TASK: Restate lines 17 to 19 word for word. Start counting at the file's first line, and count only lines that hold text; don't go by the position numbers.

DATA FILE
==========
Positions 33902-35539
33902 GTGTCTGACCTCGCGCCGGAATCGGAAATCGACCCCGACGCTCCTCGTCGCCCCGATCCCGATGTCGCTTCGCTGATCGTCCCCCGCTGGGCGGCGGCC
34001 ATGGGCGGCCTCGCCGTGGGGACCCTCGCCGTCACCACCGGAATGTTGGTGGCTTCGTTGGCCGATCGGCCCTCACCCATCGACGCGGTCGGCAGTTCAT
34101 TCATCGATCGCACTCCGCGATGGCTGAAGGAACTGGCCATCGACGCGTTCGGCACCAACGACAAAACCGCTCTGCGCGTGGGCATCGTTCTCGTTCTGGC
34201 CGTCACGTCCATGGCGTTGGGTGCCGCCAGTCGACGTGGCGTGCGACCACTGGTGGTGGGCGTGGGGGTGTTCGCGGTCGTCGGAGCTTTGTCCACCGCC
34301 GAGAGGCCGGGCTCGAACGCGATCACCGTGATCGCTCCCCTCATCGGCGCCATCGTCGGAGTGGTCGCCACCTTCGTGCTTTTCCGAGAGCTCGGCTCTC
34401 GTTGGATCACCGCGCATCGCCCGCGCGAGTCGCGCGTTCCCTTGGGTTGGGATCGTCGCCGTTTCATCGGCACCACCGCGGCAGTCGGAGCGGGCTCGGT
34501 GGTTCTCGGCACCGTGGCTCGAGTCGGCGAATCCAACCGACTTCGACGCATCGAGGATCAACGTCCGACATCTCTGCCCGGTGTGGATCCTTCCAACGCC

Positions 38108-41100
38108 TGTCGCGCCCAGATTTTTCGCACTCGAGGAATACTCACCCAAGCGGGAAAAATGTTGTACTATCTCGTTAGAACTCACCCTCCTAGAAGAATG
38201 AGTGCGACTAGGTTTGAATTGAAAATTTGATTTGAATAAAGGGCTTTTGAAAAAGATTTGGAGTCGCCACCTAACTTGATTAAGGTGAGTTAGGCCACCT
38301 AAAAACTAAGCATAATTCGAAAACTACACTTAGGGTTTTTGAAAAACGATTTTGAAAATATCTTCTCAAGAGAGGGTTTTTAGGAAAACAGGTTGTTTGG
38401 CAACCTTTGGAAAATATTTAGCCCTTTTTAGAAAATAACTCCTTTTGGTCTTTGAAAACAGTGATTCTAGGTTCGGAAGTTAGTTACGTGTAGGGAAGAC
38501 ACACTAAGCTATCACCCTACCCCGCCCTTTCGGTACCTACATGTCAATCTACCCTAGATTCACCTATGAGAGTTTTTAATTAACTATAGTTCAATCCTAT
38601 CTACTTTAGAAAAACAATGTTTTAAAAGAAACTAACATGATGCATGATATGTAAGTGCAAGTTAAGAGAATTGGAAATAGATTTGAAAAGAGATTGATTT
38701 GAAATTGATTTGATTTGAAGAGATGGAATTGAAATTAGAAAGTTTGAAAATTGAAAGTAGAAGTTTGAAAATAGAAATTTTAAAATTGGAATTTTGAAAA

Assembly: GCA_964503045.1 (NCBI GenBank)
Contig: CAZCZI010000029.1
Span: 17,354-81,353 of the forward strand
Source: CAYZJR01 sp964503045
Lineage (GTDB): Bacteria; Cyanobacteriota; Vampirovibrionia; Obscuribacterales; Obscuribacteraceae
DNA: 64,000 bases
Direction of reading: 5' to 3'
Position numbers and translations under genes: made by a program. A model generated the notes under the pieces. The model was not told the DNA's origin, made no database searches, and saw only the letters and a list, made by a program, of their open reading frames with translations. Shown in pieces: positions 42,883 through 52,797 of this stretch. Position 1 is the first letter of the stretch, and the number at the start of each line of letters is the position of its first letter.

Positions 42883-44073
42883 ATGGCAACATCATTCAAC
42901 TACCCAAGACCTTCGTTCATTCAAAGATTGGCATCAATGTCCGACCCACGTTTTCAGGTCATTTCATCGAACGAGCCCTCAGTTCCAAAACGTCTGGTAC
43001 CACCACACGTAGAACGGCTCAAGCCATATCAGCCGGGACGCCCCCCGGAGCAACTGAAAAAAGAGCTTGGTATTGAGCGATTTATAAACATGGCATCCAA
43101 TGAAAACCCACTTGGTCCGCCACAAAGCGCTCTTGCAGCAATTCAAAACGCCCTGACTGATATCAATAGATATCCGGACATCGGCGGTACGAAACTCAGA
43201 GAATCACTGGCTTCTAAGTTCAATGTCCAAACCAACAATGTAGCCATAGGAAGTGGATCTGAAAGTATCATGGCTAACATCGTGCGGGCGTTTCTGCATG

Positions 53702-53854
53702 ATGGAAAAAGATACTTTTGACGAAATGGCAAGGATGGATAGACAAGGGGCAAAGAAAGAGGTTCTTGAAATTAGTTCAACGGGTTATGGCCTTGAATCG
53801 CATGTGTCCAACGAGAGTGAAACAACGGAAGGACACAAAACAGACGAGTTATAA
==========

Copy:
Assembly: GCA_964503045.1 (NCBI GenBank)
Contig: CAZCZI010000029.1
Span: 17,354-81,353 of the forward strand